Brain Imaging, biomarkers, multiple sclerosis, visuomotor neuroscience, ultrahigh field MRI
YouTube video (3:57 min): Scott Kolbe explains his research on venous rhythms in the brain and MS. See video
To improve the treatment of brain injury by developing and testing new biomarkers for use in personalised monitoring and prognosis, or as early phase clinical trial endpoints.
Group Leader - Dr Scott Kolbe
Dr Kolbe's research uses computational analysis of magnetic resonance imaging (MRI) data to study brain structure and function. He is particularly interested in understanding how the brain's of people with multiple sclerosis (MS) adapt to damage to maintain cognitive and motor functions for longer.
Find out more about Dr Scott Kolbe
Magnetic Resonance Imaging (MRI) represents the gold standard for radiological diagnosis and monitoring of neurological diseases such as multiple sclerosis. However, current clinical MRI technologies are not sensitive to the primary pathologies that drive neurological progression: axonal demyelination and degeneration. Nor can they reveal reparative processes such as axonal remyelination, axonal remodelling and brain network remodelling. Our research addresses a number of key problems to improve radiological practice:
- How to measure pathological and reparative changes in axonal myelination?
- How to measure loss of axons?
- How to identify stressed neurons that are at risk of degeneration?
- How to classify pathology and stratify patients?
- How to identify pathological and reparative changes in large scale brain networks?
- How to translate new imaging biomarkers into radiological practice?
Axonal myelination provides efficient neuronal communication and trophic support. Enhancing myelination is an active area of interest for new therapy development, yet tracking changes in myelination in live brain tissue is challenging. Magnetic susceptibility is a property of substances that causes addition to (paramagnetic) or subtraction from (diamagnetic) a magnetic field. MRI is incredibly sensitive to the presence of these substances as they cause disturbances in the MRI phase signal and can be measured using a technique called Quantitative Susceptibility Mapping (QSM). Wrapped myelin is diamagnetic and the wrapping density of myelin can be measured using an advanced QSM technique that specifically measures the abundance diamagnetic substances. This project aims to develop QSM for myelin mapping for use in testing drugs that act to promote myelination.
Loss of axons is characteristic of many neurodegenerative disorders. By measuring the rate of axonal loss in individual patients at the earliest disease stages, clinicians could identify patients at risk of more rapid neurological progression. Axonal loss can be detected as loss of white matter fibre density (FD) using diffusion MRI, a technique that is sensitive to the molecular motion of water. Colinear axonal membranes cause preferential diffusion along the axons. Loss of FD causes a loss of preferential diffusion. This project will study loss of FD in specific neural pathways in different disease populations with the goal of predicting disease progression.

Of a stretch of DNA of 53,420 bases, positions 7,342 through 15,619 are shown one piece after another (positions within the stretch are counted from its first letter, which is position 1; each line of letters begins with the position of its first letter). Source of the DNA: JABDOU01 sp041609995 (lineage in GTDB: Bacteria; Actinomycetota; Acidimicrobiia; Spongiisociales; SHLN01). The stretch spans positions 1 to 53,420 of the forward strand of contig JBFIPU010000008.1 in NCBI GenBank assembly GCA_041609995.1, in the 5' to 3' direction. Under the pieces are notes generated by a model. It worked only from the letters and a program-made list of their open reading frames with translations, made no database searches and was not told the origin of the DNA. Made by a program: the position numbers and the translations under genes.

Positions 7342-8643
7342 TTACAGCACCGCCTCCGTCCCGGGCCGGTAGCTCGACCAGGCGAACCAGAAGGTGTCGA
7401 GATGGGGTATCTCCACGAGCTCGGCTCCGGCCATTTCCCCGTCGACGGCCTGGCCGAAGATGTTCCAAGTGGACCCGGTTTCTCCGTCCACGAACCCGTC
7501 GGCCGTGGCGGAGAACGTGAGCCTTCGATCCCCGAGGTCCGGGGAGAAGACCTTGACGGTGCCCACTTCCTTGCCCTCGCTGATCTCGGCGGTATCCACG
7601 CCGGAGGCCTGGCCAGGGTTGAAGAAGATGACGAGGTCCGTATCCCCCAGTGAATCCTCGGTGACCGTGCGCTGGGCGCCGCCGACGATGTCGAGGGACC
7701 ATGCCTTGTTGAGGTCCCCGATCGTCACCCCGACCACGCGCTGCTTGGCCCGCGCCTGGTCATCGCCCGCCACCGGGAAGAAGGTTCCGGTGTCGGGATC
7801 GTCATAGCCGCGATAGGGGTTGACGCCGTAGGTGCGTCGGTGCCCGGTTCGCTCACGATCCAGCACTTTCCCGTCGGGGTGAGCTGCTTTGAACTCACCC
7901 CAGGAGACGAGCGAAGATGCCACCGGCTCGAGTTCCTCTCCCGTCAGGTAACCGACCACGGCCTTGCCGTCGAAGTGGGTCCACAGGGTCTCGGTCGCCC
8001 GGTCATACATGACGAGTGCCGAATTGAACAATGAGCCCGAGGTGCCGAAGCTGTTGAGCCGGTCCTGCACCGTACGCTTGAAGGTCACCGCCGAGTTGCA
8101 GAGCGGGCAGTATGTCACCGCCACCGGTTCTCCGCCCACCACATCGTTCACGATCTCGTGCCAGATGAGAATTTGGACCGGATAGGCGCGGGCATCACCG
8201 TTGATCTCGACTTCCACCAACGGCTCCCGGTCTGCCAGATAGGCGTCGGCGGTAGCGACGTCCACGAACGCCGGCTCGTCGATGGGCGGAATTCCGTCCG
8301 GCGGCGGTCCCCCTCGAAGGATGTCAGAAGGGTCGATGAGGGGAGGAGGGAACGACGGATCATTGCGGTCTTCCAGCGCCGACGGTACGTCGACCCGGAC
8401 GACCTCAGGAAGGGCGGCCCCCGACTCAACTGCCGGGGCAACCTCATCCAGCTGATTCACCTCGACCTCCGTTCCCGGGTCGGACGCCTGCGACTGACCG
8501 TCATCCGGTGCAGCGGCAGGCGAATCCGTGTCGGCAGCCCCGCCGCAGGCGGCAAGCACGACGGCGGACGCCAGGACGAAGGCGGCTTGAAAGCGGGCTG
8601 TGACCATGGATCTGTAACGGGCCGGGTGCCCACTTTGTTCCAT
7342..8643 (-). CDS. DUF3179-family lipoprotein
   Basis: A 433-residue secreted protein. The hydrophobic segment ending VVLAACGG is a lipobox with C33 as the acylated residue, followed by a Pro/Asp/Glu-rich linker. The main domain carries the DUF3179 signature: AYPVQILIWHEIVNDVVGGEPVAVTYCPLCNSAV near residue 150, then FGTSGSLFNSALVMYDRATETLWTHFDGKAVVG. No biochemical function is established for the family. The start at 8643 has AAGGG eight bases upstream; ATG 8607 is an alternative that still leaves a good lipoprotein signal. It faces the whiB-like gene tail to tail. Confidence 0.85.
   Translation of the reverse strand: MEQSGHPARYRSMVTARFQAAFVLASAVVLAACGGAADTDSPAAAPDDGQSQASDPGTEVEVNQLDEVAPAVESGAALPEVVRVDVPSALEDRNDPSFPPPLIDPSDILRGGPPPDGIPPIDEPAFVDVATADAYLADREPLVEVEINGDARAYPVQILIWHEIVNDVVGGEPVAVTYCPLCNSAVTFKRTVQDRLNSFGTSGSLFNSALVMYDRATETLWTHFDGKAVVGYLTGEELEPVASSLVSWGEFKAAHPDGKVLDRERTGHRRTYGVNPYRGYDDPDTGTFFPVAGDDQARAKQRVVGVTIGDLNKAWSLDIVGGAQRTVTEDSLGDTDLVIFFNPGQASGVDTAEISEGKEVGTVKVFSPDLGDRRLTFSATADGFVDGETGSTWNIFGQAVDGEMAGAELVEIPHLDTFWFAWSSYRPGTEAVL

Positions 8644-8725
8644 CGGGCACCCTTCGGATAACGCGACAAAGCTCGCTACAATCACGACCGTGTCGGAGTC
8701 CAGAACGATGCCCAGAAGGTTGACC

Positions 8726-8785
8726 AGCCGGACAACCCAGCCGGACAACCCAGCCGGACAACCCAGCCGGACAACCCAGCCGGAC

Current Project Funding:
- 2018-21: Kolbe SC. Biogen Investigator Initiated Study.
Selected Recent Publications
For full list of publications, visit Pubmed.
- F Boonstra, G Noffs, T Perera, V Jokubaitis, A Vogel, A Evans, B Moffat, H Butzkueven, A van der Walt and S Kolbe. 2019. “Functional neuroplasticity in response to cerebello-thalamic injury underpins the clinical presentation of tremor in multiple sclerosis”. Multiple Sclerosis Journal. (In Press)
- W Syeda, Y Blunck, S Kolbe, J Cleary, L Johnston. “A continuum of T2* components: flexible fast fraction mapping in sodium MRI”. Magnetic Resonance in Medicine. (In Press)
- Y Blunck, B Moffat, S Kolbe, R Ordidge, J Cleary, L Johnston. 2018. “Zero-Gradient-Exciation Ramped Hybrid Encoding (zGRF-RHE) Sodium MRI”. Magnetic Resonance in Medicine. (Accepted manuscript)
- F Boonstra, T Perera, A Evans, A van der Walt and S Kolbe. 2018. “Novel functional MRI task for studying the neural correlates of upper limb tremor”. Frontiers in Neurology 9: 513.
- S Gajamange, D Raffelt, T Dhollander, E Lui, A van der Walt, T Kilpatrick, J Fielding, A Connelly and S Kolbe. 2017 “Fibre specific white matter changes in multiple sclerosis patients with optic neuritis”. NeuroImage Clinical. 17: 60-8.